The project is being constructed under a Public Private Partnership (PPP) scheme. A Consortium, JB-NSIA, is working on the project on the basis of Design, Build, Finance, Operate and Transfer (DBFOT), at a total cost of N108 billion. The initial cost estimates may have risen owing to inflation. The Bureau of Public Procurement (BPP), reviewed the concessionaire’s cost of N138 billion down to N108 billion.
The project phases will be constructed under Engineering, Procurement & Construction contracts awarded by the Federal Ministry of Works (FMW). The Federal Government committed to contribute N30 billion (28%) of the project cost. The remaining 72% will be raised by the Consortium under a 25-year concession. The Federal Government has so far committed N18.31billion as at 2015. Out of this, N10.4 billion has been disbursed leaving a balance of N7.94 billion.
A team of local and international consultants was engaged through a rigorous and competitive procurement process. The NSIA has spent the sum of $2.21 million on consultancy and another $247,586 on due diligence to determine project viability. The first-class advisory services are required to enable the project reach financial close – the point at which private capital is successfully raised.
Work on the bridge slowed down some time ago because of the rainy season that naturally stalls engineering construction work. Preliminary physical works have been completed. The Environmental and Social Impact Assessment (ESIA), is being done to meet the highest international standards to make the project eligible for long-term financing by local and international financial institutions. The Infrastructure Concession Regulatory Commission (ICRC) is reviewing the Full Business Case (FBC), and Draft Concession Agreement (CA). Once the ICRC approves the FBC, the CA will be signed and the Consortium will then raise the remainder of the project capital. On the strength of this, recent insinuations that the bridge may not meet highest standard is unproven.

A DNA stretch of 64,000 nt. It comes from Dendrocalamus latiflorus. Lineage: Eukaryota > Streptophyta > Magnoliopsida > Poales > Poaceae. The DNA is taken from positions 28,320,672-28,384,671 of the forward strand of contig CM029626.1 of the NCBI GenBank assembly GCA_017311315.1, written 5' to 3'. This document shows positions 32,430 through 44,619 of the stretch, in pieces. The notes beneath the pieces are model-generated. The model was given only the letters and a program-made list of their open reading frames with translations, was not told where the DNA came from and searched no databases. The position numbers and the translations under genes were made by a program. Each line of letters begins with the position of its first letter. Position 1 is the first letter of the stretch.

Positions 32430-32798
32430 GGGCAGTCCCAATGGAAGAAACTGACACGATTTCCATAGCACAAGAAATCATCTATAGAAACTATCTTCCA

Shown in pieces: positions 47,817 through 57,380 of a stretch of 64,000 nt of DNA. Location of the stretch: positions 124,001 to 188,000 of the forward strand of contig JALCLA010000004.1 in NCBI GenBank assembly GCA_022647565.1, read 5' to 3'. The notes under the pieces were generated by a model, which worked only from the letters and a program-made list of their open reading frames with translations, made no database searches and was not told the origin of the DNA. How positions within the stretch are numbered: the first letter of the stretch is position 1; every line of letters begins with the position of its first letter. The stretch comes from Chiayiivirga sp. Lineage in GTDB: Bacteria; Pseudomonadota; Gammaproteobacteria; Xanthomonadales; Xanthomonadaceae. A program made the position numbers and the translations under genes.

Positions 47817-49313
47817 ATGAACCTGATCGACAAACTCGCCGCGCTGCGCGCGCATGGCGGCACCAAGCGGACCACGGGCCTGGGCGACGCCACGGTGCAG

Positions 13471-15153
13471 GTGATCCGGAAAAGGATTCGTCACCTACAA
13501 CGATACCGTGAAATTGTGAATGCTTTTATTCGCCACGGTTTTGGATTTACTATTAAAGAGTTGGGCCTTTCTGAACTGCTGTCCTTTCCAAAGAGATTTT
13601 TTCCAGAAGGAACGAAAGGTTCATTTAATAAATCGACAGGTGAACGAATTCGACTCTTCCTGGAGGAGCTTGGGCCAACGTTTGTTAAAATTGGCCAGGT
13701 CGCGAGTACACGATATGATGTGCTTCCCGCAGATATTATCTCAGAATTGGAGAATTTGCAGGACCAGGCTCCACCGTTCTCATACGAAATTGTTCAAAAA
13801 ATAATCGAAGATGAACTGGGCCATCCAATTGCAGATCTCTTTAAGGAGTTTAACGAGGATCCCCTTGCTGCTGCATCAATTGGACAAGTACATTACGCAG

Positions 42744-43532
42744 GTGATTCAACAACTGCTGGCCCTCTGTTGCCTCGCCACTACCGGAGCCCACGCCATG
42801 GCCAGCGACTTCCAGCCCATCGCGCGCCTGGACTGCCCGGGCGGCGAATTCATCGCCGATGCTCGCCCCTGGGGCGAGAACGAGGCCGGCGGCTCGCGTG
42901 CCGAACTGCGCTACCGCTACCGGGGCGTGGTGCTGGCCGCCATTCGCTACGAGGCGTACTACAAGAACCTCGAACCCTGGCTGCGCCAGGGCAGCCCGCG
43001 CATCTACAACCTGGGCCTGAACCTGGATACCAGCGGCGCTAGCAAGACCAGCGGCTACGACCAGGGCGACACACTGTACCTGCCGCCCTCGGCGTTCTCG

It is in the country’s interest to hold onto this project because any review will definitely raise the cost owing to the depreciation of the naira. The cost of the project was reached at the exchange rate of N154/$. Now the naira exchanges at N350/$. No doubt, Nigerians want to see a second bridge across the River Niger. People should calm down. The bridge project has a development and completion time-frame of 4 years from financial close – point at which private capital is successfully raised. Soon, the countdown for the bridge will start for good if the Federal Government did not waver on this critical Nigerian project.